“Oh, God,” someone said.
And small groups of people went quiet.
Word reached the Lancaster airport, where both planes had taken off with their young passengers. A mother collapsed and became inconsolable, one official said. A father drove to Town Line Road, then fought through the tangle of tree limbs and branches to reach the scene himself, said a neighbor who watched the effort.
David Sienkiewicz, who lives at Town Line Road and Jane Drive, helped clear away limbs and brush so the rescuers could make their way to the Cessna. He saw the tail standing straight up against the blue sky and realized survival would have been unlikely. Then he was told he should go, and he did.
Sienkiewicz’s father-in-law lives over on Kieffer Road in Alden. Allen Wadsworth also heard a crack from above and looked up to see the two planes trying to right themselves.
“I heard this crashing noise, and looked up,” Wadsworth said. “I saw a plane as I looked toward Town Line Road. It veered off toward the right. The other plane flipped and spiraled down to the ground. I heard the thud.”
Concerned about his daughter and son-in-law, Wadsworth then drove toward Town Line Road, to make sure they were safe. He did not know the pilot of the second aircraft was sputtering to an emergency landing in a farm field off of Kieffer Road, not far from his home.
“My heart goes out to the families,” said Erie County Executive Mark C. Poloncarz, who arrived at the scene Saturday afternoon. Earlier in the day, he tweeted out his hope that people leave the plane debris where it lay so it can be examined by the National Transportation Safety Board investigators who are expected to arrive today.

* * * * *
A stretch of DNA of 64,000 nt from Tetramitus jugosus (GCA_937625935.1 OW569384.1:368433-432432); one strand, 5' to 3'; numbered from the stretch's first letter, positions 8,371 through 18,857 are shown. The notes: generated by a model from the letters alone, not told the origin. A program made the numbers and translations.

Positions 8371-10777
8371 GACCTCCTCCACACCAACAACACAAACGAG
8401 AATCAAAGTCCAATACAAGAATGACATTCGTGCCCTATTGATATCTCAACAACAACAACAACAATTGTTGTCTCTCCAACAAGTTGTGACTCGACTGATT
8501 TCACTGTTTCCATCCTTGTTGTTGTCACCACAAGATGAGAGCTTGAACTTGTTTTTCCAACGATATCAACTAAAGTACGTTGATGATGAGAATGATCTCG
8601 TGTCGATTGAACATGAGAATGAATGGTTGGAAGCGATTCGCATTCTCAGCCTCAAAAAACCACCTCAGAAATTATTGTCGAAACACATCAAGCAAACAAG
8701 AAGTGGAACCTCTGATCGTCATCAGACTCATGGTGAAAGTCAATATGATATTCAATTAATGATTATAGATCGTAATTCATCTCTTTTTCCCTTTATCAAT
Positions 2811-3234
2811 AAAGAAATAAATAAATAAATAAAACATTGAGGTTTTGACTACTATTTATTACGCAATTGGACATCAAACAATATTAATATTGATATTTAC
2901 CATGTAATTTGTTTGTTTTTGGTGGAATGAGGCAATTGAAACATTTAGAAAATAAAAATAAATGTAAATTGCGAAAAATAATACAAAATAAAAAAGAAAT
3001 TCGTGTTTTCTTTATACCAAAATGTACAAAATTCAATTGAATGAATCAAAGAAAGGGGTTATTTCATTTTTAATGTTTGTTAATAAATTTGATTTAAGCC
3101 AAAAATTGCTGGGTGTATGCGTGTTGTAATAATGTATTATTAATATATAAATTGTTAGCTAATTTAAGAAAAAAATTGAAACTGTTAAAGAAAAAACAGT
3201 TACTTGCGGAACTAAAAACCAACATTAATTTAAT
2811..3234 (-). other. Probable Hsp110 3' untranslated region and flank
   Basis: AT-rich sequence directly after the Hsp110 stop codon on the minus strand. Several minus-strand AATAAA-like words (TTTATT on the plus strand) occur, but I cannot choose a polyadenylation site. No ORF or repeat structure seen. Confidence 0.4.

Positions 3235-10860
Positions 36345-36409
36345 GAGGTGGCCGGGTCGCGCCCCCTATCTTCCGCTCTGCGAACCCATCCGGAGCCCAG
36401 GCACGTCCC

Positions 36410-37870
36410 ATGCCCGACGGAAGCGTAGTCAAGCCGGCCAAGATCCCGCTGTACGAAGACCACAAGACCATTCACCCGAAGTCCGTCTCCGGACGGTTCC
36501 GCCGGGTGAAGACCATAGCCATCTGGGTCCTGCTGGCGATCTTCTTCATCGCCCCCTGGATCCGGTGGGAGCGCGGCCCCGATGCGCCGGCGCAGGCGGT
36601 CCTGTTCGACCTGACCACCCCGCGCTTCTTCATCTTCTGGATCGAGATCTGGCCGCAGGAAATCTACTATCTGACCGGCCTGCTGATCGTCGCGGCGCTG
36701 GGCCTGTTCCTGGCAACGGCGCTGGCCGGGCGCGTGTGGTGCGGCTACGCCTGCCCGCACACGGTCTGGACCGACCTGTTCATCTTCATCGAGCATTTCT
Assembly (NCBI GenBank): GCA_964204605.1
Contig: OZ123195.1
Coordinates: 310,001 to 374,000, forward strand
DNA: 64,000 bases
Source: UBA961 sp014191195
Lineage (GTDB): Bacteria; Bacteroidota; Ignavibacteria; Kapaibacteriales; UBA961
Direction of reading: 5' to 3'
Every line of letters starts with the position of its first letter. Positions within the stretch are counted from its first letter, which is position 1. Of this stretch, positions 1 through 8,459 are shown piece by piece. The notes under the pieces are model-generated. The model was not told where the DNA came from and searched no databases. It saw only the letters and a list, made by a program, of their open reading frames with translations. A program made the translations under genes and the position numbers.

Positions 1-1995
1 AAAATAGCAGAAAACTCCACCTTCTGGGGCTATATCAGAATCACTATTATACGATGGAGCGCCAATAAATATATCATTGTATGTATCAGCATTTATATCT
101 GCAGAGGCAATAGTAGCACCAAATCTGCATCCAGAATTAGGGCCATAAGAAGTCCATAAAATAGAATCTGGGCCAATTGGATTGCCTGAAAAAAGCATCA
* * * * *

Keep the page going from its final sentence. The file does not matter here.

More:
Because Town Line Road splits the towns of Alden and Lancaster, two police agencies were involved. Lancaster Police Chief Gerald J. Gill Jr. said he was unable to say when he would be able to release the identities of the victims who died in his town.
Capt. Gregory Savage of the Erie County Sheriff’s Office, which took control of the scene on Kieffer Road, said the pilot who survived could not initially explain the event.
“He himself, when I spoke to him, was not exactly sure what had happened,” Savage told reporters.
The Experimental Aircraft Association released a statement saying that its thoughts and prayers go out to the family and friends of the pilot and the boy.
“It’s a very sad time when you have a very rare incident like this,” Knapinski said. “You feel for not only the families of the pilot and the person involved, but all the people that work so hard to promote aviation and make these events possible for young people.”
The organization was founded in the 1950s by a small group of people who built and restored aircraft, but has grown to 185,000 members around the world who are interested in recreational aviation, Knapinski said.
It started the Young Eagles program in 1992, he said. Since then, the program has taken up nearly 1.9 million children.
“It’s a wonderful program,” said Paul Pedersen, who oversees the local chapter. “It’s relatively safe. Safer than driving in a car really.”
There was one other fatal crash involving the Young Eagles program, Knapinski said. A pilot and his two young passengers were killed in Washington in 2006, he said.
email: firstname.lastname@example.org and email@example.com Buffalo News Washington Bureau Chief Jerry Zremski and News reporter Tiffany Lankes contributed to this story.